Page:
By Madeline McCurry-Schmidt
I was at a board meeting for the American Society of Animal Science when I heard the news: Yahoo! had published an article ranking animal science and agriculture as two of the most “useless” college majors. The ag-bashing article had taken over university listservs and been featured on the national news.
Why is animal science “useless”? According to the Yahoo! reporter, “The degree is so specific that trying to apply it to anything else means a tough time convincing people it gives you any useful skills for jobs outside animal science jobs.”
In the words of animal scientist Allen Levine, who wrote a counter-argument for the Huffington Post, the idea that animal science is useless “demands a response.”
And respond we did. USDA-NIFA shared encouraging statistics about the animal science and agriculture job market. The American Society of Animal Science released an official statement. More than 4,000 people “liked” the Facebook group “I studied agriculture & I have a job.” “Agriculture Proud” blogger Ryan Goodman wrote, “People have to eat. And someone has to know how to produce that food. Agriculture, Animal Science, and Plant studies aren’t going anywhere any time soon.”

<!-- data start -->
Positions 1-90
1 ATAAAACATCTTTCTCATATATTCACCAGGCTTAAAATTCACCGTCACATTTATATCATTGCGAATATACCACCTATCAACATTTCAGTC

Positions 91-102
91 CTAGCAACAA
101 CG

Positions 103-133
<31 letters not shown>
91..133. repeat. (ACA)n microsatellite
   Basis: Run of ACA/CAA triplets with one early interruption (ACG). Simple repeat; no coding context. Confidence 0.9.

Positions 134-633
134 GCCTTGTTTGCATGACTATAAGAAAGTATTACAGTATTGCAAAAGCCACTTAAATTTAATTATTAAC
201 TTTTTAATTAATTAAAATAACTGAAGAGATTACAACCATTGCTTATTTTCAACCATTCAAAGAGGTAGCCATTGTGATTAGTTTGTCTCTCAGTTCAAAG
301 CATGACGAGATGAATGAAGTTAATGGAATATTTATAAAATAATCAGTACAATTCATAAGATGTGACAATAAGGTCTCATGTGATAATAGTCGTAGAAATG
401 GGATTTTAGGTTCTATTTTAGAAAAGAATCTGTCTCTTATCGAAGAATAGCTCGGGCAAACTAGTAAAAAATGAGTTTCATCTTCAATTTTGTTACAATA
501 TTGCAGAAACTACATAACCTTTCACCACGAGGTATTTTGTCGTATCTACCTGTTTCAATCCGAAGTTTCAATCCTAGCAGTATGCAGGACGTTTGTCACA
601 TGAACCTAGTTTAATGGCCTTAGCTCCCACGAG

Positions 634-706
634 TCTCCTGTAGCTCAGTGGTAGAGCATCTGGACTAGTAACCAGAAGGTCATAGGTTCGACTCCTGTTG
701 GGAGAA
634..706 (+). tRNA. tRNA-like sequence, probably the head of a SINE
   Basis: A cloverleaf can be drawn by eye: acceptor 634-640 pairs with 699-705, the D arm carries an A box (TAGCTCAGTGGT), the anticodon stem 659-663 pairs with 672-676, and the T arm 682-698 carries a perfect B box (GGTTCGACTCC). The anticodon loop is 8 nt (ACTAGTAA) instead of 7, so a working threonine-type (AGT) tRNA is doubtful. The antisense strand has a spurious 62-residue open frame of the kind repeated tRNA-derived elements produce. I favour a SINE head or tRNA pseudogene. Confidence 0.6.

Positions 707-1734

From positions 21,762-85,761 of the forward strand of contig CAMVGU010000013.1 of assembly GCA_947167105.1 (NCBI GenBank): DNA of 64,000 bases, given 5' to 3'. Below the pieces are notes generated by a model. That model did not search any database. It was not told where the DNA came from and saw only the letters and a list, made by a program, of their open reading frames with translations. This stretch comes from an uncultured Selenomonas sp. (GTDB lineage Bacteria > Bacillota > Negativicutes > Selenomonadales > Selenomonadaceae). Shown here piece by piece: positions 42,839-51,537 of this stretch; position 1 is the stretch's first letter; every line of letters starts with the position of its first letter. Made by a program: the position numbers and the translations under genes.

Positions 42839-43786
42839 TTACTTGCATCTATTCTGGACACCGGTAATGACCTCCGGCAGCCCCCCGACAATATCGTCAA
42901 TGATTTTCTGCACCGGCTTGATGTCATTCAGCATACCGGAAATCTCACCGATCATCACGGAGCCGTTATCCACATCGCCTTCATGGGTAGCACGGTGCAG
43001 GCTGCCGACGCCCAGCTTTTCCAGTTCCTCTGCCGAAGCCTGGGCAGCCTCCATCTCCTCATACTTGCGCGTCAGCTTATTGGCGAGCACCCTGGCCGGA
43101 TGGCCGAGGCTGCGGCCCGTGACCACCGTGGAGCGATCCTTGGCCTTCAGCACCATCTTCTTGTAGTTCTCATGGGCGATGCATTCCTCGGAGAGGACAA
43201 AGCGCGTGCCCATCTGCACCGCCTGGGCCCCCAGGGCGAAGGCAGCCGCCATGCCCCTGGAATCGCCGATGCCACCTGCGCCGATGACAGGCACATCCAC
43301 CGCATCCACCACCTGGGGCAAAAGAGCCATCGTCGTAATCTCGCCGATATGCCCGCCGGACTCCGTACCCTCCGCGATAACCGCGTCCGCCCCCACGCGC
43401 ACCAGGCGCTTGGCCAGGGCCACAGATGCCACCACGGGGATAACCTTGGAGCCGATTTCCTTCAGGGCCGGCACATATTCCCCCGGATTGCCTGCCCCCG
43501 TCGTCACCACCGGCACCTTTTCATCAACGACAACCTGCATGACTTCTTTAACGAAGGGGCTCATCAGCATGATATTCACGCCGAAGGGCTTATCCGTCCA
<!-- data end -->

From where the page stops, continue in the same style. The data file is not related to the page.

“…Let’s consider the larger issue with agriculture’s inclusion at all: an otherwise intelligent reporter at an otherwise upstanding news organization (relatively speaking, given the tie to Newsweek) considered four degrees related to food production “useless.”
In true fashion, we’re all outraged that someone should think our profession “useless.” This isn’t the most outrageous fact of the case. The most shocking revelation from this story is that educated, intelligent Americans don’t realize that food production must increase 70 percent in 40 years to feed 3 billion additional human beings.”
I agree with Vance. The Yahoo! article is a symptom of a bigger problem. There’s a disconnect between people and their food. Many people just don’t understand why agriculture and animal science are important.
By including animal science on the list of “useless” majors, the Yahoo! writer made many more people aware that the major exists. Now we have to explain why the major matters.